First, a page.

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Recycling copper requires torque and shredding teeth

Posted on August 17, 2012 By Mirja Yli-Erkkilä

Copper has been recycled ever since ancient times. It is said that the Colossus of Rhodes was made of copper, but unfortunately it was recycled and used to make other copper objects. However, it was easier for the ancient recyclers to re-use copper– you could just melt it.


These days, recycling copper is much more complicated, as the precious metal is often encased in plastics or other synthetics. Submarine power cable, which is an interesting source of recycled copper, may have a diameter of 150 mm, of which 100 mm is copper. The rest is hard and durable plastics. In order to get to the copper, you need to have the means to crush that protective layer.

In other words, you need:

  1. Lots of torque from your machinery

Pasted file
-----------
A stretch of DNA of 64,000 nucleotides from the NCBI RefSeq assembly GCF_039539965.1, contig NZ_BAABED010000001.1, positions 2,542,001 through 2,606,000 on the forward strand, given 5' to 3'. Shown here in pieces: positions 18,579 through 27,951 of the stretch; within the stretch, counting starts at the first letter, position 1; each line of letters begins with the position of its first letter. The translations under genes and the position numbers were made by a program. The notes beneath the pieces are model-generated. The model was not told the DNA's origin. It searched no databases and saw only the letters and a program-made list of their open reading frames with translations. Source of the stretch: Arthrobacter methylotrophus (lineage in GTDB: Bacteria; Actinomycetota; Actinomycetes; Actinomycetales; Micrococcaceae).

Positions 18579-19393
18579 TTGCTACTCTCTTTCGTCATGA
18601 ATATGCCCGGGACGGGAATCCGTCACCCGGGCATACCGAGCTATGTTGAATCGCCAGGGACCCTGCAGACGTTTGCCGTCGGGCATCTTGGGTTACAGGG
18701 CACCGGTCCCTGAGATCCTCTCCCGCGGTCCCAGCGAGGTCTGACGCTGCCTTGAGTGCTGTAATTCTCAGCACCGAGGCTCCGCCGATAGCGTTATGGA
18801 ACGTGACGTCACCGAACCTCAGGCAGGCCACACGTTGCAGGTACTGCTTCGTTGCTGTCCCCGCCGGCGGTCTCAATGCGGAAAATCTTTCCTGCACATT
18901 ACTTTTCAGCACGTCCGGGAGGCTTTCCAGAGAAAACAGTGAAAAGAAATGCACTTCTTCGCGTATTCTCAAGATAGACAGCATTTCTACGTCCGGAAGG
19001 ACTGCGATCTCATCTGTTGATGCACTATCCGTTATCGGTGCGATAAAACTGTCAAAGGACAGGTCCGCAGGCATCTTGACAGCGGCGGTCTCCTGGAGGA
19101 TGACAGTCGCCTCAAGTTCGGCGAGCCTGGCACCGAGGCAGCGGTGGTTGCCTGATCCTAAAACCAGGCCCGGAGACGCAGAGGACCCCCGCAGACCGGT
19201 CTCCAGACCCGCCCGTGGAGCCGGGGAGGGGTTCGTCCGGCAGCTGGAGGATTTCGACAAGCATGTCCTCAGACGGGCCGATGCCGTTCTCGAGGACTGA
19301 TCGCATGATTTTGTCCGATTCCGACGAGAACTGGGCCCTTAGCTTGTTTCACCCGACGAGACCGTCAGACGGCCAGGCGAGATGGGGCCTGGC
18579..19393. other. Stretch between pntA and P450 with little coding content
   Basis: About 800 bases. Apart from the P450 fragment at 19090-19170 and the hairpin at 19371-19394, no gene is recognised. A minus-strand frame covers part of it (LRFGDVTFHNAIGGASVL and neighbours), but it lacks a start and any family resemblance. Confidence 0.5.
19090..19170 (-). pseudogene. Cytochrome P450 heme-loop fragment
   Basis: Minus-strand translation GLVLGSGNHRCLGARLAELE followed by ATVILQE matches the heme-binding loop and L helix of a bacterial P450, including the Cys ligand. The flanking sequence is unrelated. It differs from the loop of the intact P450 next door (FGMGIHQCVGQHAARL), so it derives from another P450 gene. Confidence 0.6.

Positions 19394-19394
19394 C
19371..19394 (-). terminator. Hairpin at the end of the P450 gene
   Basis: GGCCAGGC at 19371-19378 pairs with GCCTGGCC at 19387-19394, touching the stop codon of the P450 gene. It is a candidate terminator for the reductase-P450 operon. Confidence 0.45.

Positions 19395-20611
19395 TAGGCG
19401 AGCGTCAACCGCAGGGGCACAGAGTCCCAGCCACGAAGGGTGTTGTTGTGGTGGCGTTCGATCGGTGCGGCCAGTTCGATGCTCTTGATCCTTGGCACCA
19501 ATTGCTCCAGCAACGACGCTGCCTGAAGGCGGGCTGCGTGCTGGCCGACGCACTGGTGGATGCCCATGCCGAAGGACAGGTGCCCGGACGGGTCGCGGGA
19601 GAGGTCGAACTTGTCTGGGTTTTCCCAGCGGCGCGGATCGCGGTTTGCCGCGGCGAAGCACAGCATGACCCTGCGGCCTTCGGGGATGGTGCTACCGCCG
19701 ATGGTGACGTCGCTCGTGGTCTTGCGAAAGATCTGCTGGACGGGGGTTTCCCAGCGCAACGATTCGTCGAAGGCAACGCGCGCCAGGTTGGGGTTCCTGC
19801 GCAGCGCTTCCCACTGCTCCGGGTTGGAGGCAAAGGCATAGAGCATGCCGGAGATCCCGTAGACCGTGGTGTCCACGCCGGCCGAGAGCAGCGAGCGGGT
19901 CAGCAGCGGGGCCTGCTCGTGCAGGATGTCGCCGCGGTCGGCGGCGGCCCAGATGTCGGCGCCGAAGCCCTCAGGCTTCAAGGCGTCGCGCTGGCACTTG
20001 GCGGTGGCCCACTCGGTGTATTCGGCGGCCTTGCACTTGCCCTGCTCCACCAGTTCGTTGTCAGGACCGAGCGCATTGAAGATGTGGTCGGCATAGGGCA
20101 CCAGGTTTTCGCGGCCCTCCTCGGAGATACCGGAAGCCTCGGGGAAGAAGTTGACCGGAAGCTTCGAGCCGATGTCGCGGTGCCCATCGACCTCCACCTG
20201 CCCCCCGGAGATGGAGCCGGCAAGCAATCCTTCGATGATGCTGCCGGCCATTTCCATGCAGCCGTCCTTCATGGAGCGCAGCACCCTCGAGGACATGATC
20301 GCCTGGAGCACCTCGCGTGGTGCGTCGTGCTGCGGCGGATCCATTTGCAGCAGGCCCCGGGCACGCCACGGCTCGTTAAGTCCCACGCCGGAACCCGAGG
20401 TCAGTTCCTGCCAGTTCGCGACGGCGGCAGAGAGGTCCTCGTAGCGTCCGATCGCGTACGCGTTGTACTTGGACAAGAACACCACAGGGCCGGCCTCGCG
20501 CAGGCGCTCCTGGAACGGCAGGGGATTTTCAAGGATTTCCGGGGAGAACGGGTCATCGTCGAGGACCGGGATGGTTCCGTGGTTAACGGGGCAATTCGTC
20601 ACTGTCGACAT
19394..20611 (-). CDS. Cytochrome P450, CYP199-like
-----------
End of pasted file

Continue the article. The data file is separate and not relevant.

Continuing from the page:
2. Shredding teeth that can crush the hard casing

When you have the right machinery and right setup, you can feed cable into the shredder in short pieces and use a drum screen to separate the plastics from the copper. If needed, you can add a vibrating table and vacuum to further clean the recycled copper.

Needless to say, many shredders and crushers fall short when faced with the challenge of submarine cables. TANA Shark does not :) What's your experience with shredding demanding materials? Is there a material you would like to shred, but haven't found a technical solution for doing it?


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See also:
A tyre's journey - Where do end-of-life tyres go?
Russia is building new sanitary landfills – how to prolong their lifecycle from the start?
Beyond the machines – 3 reasons to choose Tana
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